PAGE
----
In this transcript, Mina is a native Finnish speaker who speaks fluent English, while Albert is a native U.S. English speaker who speaks some Finnish, and their children are bilingual in both languages. Albert has been working in the other room, but came to deliver a message about Ivan’s birthday while the rest of the family eat dessert (Lines 1–3). After Tina returns from taking candy to the researcher, she initiates a conversation with her mother in Finnish (Line 6). She and her mother are both fluent English speakers, so Tina participates culturally by the action of choosing a language that indexes Finnish rather than U.S. American. It is interesting also that rather than carrying on a side conversation in English with Ivan—which he could easily do because Tina and Mina appear to be speaking to each other exclusively—Albert instead waits for the conversation in Finnish to end before speaking in English to Ivan (Line 11). The performance of English and Finnish in the same familial context puts the two languages in contrast with each another. In this interaction, the languages of English and Finnish interact dialogically. As a result, analyzing one without the other would be incomplete. In addition to being analyzed in an inter/cultural communication textbook, cultural enactments can also be noticed and commented on by people in the interaction in which they occur. This indicates that people are aware of and can draw upon the idea of culture to make sense of what is going on (Schegloff, 2007). In orienting to culture, conversational participants would explicitly label their own or others’ practices as cultural. For instance, a person is orienting to culture if saying, “That’s the American way.” If you travel outside of where you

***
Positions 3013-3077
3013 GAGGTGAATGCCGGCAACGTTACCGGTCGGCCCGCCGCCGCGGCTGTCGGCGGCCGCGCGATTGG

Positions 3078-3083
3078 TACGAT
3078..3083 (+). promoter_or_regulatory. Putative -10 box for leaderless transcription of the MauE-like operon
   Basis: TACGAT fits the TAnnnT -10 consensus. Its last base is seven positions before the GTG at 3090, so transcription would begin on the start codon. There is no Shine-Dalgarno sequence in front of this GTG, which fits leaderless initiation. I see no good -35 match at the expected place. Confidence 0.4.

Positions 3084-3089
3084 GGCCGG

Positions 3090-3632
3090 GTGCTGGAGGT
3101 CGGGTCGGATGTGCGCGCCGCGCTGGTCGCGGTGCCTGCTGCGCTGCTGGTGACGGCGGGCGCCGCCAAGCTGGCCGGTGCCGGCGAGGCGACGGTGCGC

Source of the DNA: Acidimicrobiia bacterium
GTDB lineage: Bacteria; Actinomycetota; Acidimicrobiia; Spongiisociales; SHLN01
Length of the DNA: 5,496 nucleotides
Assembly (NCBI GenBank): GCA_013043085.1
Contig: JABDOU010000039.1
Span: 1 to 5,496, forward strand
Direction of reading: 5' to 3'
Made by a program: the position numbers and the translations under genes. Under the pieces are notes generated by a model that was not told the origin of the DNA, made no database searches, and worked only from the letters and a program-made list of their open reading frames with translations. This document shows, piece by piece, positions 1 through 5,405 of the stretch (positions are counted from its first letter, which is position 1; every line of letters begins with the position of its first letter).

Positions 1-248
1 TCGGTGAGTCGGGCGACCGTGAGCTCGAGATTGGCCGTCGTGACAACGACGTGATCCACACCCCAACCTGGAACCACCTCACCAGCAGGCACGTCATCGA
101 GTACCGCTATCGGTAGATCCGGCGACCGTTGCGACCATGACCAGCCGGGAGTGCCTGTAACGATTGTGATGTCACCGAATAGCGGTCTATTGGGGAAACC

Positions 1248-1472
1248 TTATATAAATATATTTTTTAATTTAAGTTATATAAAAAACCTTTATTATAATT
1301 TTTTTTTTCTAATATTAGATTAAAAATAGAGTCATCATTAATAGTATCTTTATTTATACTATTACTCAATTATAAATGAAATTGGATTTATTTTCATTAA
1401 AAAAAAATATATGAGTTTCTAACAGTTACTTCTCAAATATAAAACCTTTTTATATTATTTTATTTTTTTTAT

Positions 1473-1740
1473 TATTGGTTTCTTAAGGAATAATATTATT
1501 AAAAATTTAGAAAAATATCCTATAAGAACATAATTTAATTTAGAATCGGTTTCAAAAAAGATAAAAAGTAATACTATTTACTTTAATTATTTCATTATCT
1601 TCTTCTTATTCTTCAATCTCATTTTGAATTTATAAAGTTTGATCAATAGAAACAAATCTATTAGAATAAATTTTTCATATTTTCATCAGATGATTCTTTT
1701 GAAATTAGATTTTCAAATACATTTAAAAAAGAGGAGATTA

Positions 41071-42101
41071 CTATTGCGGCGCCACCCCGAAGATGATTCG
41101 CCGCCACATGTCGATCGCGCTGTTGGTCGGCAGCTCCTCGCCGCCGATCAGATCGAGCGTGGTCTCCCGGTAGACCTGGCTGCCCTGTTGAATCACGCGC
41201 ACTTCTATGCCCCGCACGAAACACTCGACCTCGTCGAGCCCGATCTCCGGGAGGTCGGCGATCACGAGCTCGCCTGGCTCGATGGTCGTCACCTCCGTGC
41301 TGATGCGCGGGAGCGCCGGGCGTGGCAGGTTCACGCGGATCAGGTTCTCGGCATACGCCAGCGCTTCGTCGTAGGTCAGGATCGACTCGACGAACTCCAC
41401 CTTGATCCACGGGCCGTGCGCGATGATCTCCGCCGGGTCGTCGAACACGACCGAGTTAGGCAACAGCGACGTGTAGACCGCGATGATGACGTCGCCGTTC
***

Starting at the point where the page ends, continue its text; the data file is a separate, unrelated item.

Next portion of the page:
grew up, the contrast between what is normal for you and the people around you will probably result in you talking about cultural differences explicitly. You might say things like “that’s just how they do it in South Africa,” or “I don’t know how to talk to people in Cambodia.” People can even use the term culture, rather than referencing a specific speech community explicitly, in order to orient to culture as in this example of an interview between U.S. American and Thai exchange students: I: Was it hard to adjust to coming here? R: Yes, at first I had some cultural problems ((laughs)). There are a number of communication practices which demonstrate cultural variability and which discourse analysts study. Cultural communication practices are methods by which people in a conversation index and participate in cultural interaction. The next section introduces several potentially cultural communication practices.